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Paperback The Autobiography of a Kiowa Apache Indian Book

ISBN: 0486268624

ISBN13: 9780486268620

The Autobiography of a Kiowa Apache Indian

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Format: Paperback

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Book Overview

Exciting autobiography of Jim Whitewolf, a Kiowa Apache born in the second half of the 19th-century, offers excellent inside-look at Indian culture. Preface. Introduction & Epilogue. Index. 1 map. This description may be from another edition of this product.

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The Story of Jim White Wolf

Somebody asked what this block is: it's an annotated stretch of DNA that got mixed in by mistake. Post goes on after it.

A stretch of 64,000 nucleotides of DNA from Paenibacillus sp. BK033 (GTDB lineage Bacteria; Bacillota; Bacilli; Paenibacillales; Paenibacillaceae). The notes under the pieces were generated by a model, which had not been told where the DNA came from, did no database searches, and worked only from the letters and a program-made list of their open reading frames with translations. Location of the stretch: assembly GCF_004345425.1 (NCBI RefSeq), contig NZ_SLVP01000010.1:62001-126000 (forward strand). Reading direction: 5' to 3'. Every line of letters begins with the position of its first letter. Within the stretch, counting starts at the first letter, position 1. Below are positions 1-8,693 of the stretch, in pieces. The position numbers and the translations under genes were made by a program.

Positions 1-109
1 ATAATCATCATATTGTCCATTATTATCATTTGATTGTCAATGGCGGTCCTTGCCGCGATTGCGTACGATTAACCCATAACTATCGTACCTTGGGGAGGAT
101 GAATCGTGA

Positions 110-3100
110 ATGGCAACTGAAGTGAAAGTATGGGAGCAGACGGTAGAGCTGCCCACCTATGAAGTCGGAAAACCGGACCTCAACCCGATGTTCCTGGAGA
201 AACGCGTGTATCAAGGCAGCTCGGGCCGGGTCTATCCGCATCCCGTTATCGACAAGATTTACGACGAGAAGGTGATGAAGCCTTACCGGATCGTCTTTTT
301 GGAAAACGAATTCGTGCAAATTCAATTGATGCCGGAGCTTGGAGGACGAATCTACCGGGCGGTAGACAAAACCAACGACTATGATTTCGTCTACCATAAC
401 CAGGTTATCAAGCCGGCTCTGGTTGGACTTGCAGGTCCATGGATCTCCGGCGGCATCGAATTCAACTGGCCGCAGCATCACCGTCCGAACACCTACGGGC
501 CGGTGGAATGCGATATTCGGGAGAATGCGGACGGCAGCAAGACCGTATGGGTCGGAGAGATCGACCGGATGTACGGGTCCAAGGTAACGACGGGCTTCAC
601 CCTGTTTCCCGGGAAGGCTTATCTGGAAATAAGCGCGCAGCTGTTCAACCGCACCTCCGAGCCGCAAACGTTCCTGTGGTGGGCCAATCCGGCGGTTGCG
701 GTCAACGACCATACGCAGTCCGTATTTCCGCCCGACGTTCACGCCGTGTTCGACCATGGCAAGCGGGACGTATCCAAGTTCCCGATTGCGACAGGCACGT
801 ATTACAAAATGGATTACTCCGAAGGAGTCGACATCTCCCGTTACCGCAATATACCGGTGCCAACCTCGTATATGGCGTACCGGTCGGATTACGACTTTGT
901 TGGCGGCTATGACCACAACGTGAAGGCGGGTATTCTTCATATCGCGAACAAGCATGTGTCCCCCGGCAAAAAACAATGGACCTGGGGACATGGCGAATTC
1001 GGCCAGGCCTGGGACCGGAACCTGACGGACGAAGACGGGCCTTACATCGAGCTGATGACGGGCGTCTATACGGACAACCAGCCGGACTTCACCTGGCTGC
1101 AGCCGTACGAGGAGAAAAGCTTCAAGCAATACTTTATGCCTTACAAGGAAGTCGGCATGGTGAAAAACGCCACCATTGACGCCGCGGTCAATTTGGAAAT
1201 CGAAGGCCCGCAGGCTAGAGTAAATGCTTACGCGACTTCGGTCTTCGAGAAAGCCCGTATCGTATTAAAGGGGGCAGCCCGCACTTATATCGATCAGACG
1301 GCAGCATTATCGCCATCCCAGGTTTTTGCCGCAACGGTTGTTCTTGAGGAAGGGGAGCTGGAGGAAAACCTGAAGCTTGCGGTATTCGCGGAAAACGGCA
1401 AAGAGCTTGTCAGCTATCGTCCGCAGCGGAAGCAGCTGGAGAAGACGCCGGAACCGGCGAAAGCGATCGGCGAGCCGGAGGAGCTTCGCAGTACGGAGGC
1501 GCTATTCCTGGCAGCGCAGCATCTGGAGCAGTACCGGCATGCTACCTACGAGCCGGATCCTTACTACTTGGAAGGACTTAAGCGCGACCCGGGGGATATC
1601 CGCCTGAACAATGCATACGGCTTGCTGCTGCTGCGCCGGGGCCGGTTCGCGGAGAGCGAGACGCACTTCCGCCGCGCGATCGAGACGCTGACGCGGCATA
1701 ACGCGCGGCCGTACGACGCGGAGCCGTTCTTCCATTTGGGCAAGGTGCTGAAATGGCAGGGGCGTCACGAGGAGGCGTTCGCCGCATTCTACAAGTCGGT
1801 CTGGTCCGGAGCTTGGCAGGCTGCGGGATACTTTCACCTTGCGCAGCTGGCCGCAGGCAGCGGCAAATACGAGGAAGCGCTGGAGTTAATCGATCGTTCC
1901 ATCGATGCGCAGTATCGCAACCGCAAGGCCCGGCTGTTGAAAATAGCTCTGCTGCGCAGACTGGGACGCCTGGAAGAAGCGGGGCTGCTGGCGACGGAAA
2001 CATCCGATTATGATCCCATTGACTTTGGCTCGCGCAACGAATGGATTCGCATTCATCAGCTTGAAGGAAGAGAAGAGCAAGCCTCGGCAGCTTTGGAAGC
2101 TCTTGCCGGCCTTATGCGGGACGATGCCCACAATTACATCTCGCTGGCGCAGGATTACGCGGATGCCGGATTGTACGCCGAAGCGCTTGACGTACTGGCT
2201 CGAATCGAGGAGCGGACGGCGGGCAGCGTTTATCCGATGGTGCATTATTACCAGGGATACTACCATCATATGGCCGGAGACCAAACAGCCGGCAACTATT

This book is indicated as a companion text to `Prayer On Top of the Earth`, a book about the Kiowa or Plains Apache.(see my review of this also) Apache James (the Anglo name assigned to him by the boarding school) describes how he was sent to a boarding school and how the students there treated him, as well as how the administrators handled discipline. Some administrators were better than others. The lessons he learned there he used all the rest of his life. And his description of his jobs and chores was entertaining enough to hold my interest in his story. Once there was an effort made to introduce some familiarity with religion to the students there. James remembered the Minister man speaking words at Christmas, and at an official recognition of his marriage to a native girl. "The man was talking a whole bunch of words, but he didn't say anything." Many Apache had picked up some Spanish vocabulary, and the chiefs, more so than the others. This introduced a peculiar system of reliance on Indian guides in the west, where the Apache had the distinction of being sometimes less distinguishable from the Mexican residents. Since they all look alike to the white army people, they were never too certain whether to trust the brown or the red skins. But this working relationship with the Indian guides, wasn't only Apaches. When the Apache, Commanche and Kiowa were on the reservation, the chiefs were instructed to pick men who would work for the army to help find the renegade nomad Indians who wouldn't settle down on the reservation. Now James remembers his father telling how the soldiers would sometimes kill the wandering Indians when they found them just so as not to be bothered by them. (It was always considered an occupational hazard by the soldiers that any Indians they approached might try to kill them.) The chiefs instructed the trackers to warn the people, if they saw them first. Maybe I'm more than a little biased towards these people, but the tangled tale of James' courtship to his native wife is an unusually entertaining description of elopement, and then snaring the parents into the marriage agreement according to tribal `witness' customs. (I don't want to spoil it by revealing too much up front of what to expect.) Jim White Wolf is from a different tribe of Apache than Fig Tree John. And while confronting similar weaknesses, alcohol, white education, and divorce, his overall story is a lot more positive than John. Fig Tree John Then there is the most moving tale he heard from the elder people. How back in the days when the warriors used to go out on raids for cattle, or the wagon trains. And One time they took with them a youth and his older brother, who were cousins of James' father. They got into a battle with some pioneers on the trail, and some white people and some Indians were both killed. So the remaining white people fled. That youth who went with them for the very first time was shot by a rifle, which created a wound clear thro
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